I think most of us would agree that overall, the voluntary sector is not well paid. It was therefore refreshing to learn that a number of large funding organisations are now enabling charities to pay a proper living wage as a result of the Living Wage Friendly Funder scheme. Run by the Living Wage Foundation, these funders support charities to pay the living wage through their grant making. Of course this isn’t just a desirable aim, ideally it should be an accepted policy in any organisation that is seeking social change.
But there exists a degree of confusion about what we actually mean by the living wage. So what is it?
There are now, thanks to former chancellor George Osborne, two different living wages.
There is the living wage set independently, updated annually, and which takes account of the basic cost of living. This is promoted by the Living Wage Foundation and is currently £9.40 an hour for people in London and £8.25 for the rest of the UK. It is paid voluntarily by employers to workers aged 18 or over. Since the scheme started, some 2700 businesses and organisations have been accredited by the Foundation as living wage employers.
Then we have the government’s national living wage, first announced in the 2015 budget. This is set currently at £7.20 per hour by law, but only for those aged 25 or older and has no London weighting. It does not take account of the basic cost of living, instead being a percentage of median earnings; and of course doesn’t even apply to some 2 million young workers.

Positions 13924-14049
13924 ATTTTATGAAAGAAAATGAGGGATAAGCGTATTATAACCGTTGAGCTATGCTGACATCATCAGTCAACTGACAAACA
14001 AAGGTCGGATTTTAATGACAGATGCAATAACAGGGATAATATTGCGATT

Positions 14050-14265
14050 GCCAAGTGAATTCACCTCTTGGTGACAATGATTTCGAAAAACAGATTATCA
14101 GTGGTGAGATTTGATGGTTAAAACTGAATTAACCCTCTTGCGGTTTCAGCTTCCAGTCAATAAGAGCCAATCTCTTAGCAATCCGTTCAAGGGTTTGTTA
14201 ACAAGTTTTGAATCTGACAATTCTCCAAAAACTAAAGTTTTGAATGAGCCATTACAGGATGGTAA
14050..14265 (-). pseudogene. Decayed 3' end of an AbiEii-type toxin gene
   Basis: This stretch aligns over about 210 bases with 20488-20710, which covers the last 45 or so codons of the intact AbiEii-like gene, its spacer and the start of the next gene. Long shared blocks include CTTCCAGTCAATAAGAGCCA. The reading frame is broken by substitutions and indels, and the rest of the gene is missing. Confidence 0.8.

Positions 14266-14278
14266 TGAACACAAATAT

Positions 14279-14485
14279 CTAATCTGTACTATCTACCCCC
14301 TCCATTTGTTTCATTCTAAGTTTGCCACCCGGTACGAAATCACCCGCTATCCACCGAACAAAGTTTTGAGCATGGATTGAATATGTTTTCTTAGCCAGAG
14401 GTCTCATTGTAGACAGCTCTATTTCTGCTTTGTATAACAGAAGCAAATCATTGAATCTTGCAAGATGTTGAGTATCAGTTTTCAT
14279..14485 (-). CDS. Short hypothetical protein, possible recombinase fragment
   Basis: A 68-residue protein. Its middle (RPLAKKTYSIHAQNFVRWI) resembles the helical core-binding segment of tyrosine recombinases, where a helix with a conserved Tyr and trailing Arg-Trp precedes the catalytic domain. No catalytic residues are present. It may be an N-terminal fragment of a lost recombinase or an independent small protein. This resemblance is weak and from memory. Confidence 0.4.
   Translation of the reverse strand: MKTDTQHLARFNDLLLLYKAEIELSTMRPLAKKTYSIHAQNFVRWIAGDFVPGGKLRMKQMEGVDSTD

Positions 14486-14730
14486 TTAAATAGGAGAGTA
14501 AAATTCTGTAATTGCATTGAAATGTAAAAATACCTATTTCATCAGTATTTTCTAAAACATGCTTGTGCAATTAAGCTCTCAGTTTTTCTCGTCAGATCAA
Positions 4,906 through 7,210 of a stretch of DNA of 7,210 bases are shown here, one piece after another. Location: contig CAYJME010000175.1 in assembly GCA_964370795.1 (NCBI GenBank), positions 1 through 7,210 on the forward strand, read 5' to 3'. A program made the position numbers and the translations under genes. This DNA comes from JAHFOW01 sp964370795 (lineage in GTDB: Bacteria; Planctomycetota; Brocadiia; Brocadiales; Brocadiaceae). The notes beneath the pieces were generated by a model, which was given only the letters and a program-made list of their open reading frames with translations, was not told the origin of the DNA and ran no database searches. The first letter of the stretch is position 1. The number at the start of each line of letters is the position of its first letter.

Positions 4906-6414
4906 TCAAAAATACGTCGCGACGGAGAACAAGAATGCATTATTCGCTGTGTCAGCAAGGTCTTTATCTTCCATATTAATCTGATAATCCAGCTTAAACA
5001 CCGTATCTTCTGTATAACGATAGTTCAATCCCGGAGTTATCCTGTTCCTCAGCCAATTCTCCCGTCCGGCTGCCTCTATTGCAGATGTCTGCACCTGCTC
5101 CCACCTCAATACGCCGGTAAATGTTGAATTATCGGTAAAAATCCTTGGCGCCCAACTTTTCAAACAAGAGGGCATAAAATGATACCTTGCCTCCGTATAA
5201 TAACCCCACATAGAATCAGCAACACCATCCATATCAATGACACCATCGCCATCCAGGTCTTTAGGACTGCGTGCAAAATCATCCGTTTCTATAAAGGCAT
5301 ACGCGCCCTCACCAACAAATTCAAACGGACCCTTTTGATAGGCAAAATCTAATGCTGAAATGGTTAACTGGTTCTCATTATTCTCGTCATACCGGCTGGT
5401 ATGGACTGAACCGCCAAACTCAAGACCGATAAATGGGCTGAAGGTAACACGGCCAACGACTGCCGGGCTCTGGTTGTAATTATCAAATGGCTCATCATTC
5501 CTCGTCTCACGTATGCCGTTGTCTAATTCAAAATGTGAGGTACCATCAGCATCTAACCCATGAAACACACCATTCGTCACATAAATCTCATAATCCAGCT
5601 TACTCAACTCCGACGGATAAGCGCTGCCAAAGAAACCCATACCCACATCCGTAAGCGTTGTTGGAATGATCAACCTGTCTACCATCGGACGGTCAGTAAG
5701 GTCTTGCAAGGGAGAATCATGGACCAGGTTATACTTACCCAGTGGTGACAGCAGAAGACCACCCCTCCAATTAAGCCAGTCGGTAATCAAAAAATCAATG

The Living Wage Friendly Funder scheme is concerned with the first of these. In other words, a voluntary and realistic living wage. But what are the benefits of this higher living wage to the voluntary sector? The Foundation says that those who pay the voluntary living wage benefit from reduced absenteeism, greater staff retention, and improved quality of work. Significantly for a voluntary sector organisation, it also helps to confirm a commitment to ethical values, and can raise the organisation’s profile among the wider public.
Of course all such schemes have their detractors. Indeed, the lower national living wage caused a stir when it was introduced, criticised by unions and activists as not going far enough; and by others as potentially damaging to jobs. In low paid sectors there have been reports of overtime and non-wage benefits being cut to help pay for the national living wage, while retailer John Lewis, who I understand pays above the national living wage, reportedly blamed its introduction as a reason for lower profits. But overall, the impact of George Osborne’s national living wage has not led to widespread job losses.
Wages are usually the biggest cost to an employer, but people are the most important investment in any organisation. Indeed, staff should not be seen as a financial drain, but as vital to the success of an organisation. Clearly, in Practice there are all sorts of pressures that impact on what you can afford to pay your staff, not least the restrictions imposed by funders on charities. But the Living Wage Friendly Funders scheme is an opportunity to overcome this particular pressure.
Looking forwards, motivated, engaged and productive staff are not just a product of good leadership, but also of fair reward. But while in some sectors we can rely on collective bargaining to set affordable wages, this is often not the case in the voluntary sector. Paying a realistic living wage, could therefore, be a step in the right direction for the lowest paid and for the sector as a whole.